merely the absence of bias that makes an authored text valid, but the
presence of knowledge in the author as well. In an unauthored text, not only
bias, but the merits of the author (knowledge, etc) would also be missing.
How then is validity guaranteed?
V Subrahmanian ji: The Upanishad itself is specifying that the Ultimate
Truth,  Brahman,
is to be known from the Upanishad alone.  It qualifies the 'PuruSha'
intended here for moksha as "aupaniShadam.h".  It is not the biological, the
psychological or any such puruSha but a unique entity whose knowledge can be
obtained only
from the Veda. No 'person' (author) can have the knowledge of this Purusha
from a source other than the Veda.

Sri Sadanandaji : While Vidyaji has explained this in clear terms, I am even
surprised why there is confusion to start with. The whole creation which we
call is Iswara sRiShTi is obviously not purusha tantra in the sense of
manushya tantra. (Besides) The truth is, we are indeed blessed to be born in
a culture and tradition to inherit this teaching from the lineage of
teachers with all the appropriate commentaries to understand the truth that
is being pointed out. Obviously any pramANa becomes a valid pramANa only for
those pramANas    (pramAtR-s?) who can make use of it. Vedanta is no
exception.Everyone is eligible to know this absolute truth, but only those
who are qualified will gain that knowledge as Krishna emphasizes in the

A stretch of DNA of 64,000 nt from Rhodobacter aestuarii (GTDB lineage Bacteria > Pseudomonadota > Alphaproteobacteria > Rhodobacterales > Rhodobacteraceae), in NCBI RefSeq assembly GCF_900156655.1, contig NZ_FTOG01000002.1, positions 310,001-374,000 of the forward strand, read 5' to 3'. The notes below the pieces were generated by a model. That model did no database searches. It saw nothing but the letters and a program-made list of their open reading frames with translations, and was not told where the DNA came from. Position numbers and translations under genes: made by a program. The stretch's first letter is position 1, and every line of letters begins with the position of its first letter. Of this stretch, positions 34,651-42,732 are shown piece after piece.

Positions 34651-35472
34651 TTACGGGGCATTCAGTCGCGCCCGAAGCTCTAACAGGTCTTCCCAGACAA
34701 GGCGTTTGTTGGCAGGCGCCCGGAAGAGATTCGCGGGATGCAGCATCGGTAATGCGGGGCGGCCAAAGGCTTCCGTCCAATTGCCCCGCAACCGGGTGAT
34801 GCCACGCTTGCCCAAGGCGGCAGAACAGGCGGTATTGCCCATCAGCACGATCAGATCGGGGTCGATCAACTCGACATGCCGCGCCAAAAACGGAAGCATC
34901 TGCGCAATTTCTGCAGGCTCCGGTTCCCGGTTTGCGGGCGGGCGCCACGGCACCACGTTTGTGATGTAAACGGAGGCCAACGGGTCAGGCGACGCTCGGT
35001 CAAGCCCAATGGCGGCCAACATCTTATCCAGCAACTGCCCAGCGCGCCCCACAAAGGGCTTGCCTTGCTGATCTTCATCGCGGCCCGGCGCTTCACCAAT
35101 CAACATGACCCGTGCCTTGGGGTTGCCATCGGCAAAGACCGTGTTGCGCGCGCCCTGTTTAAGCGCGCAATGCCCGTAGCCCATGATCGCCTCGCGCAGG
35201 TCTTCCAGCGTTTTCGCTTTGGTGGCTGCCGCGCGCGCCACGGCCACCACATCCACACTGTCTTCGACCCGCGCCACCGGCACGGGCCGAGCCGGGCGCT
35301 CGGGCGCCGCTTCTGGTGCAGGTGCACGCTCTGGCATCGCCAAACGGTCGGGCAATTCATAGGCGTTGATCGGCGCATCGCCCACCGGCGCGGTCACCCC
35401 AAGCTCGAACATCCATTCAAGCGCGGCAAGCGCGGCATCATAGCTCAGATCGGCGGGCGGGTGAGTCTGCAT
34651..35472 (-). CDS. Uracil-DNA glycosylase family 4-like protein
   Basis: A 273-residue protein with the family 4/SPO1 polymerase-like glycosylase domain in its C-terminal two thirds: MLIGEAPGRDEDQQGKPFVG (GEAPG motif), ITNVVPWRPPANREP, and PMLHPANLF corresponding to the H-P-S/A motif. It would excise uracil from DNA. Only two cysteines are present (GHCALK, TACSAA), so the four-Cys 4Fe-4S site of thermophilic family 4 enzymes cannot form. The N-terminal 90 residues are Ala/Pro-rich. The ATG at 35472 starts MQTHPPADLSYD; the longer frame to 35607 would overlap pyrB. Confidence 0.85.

sloka- manushyaanaam sahasreshu...

Raghav: Omkarji, apaurusheyatvam is considered important. The idea is that
there is a certain general AkShepa that "science is a human activity which
employs only reason and speculation and is changeable,improvable etc, ergo
it is fallible. And that if we permit ourselves to look at the Veda too as
another kind of "science" albeit of the subtler realm, with the Rishis being
the equivalent of scientists, who conveyed the knowledge of the adhidaivik
order of adhiShthAna devatAs who regulate/preside over the Cosmos, then
there is a danger of the problems of human fallibility and indefiniteness
afflicting the Vedic testimony too, which is unacceptable. Therefore the
apaurusheyatvam of the Veda not only implies the text has no composer
(unlike the Bible etc) but also leads to a much stronger and desirable
conclusion that there is a finality, definiteness and infallibility to the
knowledge being revealed by the Veda."
I, however, would only point out that this changeability in scientific
knowledge is still progressive (it gets better and more generalized with
time) and not back and forth like in certain types of tarka/nyAya schools.
The older theories are never totally falsified or rejected; they are merely
special cases of the newer discoveries. Even among the Vedic rishis, we see
that some Rishis had deeper and wider knowledge of the Vedic truths than
others, these others with more limited/qualified knowledge of karma/upAsana
were still very much Vedic Rishis. For example in the prashnopaniShad, many
Vedic Rishis approach  PippalAda Maharshi and all these Vedic rishis who
were all possessed of some definite vedic mantra and upAsanA knowledge of
apara brahman (qualified brahman) And yet there was also a heirarchy
possible amongst the Rishis, some more deep and vast in vedic knowledge and
others less so. We can see that the student Rishi got some new more
expansive knowledge of karma and upAsana by asking this question of
PippalAda Maharshi. Yet this new/deeper/clearer knowledge of apara brahman
on the part of the student Rishi does not invalidate his earlier Vedic
knowledge. When a Vedic rishi broadens and expands his knowledge (of karma